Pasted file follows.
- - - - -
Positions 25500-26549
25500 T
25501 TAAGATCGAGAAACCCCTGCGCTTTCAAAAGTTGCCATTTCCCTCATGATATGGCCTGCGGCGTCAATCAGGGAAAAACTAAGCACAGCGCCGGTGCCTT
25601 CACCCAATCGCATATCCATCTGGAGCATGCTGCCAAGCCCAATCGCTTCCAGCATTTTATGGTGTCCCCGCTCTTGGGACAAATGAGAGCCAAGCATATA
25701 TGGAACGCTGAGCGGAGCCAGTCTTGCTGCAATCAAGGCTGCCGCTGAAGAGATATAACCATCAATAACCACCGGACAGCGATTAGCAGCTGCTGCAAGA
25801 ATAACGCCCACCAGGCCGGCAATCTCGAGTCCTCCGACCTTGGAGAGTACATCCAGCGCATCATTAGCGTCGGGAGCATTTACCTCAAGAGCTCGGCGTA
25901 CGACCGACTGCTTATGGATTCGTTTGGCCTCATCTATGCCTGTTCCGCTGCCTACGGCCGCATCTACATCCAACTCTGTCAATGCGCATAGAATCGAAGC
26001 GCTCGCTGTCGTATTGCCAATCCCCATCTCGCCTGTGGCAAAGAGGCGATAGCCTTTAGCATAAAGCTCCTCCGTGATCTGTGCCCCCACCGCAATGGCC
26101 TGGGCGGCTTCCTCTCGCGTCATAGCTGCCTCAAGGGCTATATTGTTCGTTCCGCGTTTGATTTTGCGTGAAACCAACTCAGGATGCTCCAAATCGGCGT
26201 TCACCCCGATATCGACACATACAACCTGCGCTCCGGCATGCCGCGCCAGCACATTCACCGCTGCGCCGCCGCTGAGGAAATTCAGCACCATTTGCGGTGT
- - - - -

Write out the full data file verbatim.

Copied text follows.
Positions 25500-26549
25500 T
25501 TAAGATCGAGAAACCCCTGCGCTTTCAAAAGTTGCCATTTCCCTCATGATATGGCCTGCGGCGTCAATCAGGGAAAAACTAAGCACAGCGCCGGTGCCTT
25601 CACCCAATCGCATATCCATCTGGAGCATGCTGCCAAGCCCAATCGCTTCCAGCATTTTATGGTGTCCCCGCTCTTGGGACAAATGAGAGCCAAGCATATA
25701 TGGAACGCTGAGCGGAGCCAGTCTTGCTGCAATCAAGGCTGCCGCTGAAGAGATATAACCATCAATAACCACCGGACAGCGATTAGCAGCTGCTGCAAGA
25801 ATAACGCCCACCAGGCCGGCAATCTCGAGTCCTCCGACCTTGGAGAGTACATCCAGCGCATCATTAGCGTCGGGAGCATTTACCTCAAGAGCTCGGCGTA
25901 CGACCGACTGCTTATGGATTCGTTTGGCCTCATCTATGCCTGTTCCGCTGCCTACGGCCGCATCTACATCCAACTCTGTCAATGCGCATAGAATCGAAGC
26001 GCTCGCTGTCGTATTGCCAATCCCCATCTCGCCTGTGGCAAAGAGGCGATAGCCTTTAGCATAAAGCTCCTCCGTGATCTGTGCCCCCACCGCAATGGCC
26101 TGGGCGGCTTCCTCTCGCGTCATAGCTGCCTCAAGGGCTATATTGTTCGTTCCGCGTTTGATTTTGCGTGAAACCAACTCAGGATGCTCCAAATCGGCGT
26201 TCACCCCGATATCGACACATACAACCTGCGCTCCGGCATGCCGCGCCAGCACATTCACCGCTGCGCCGCCGCTGAGGAAATTCAGCACCATTTGCGGTGT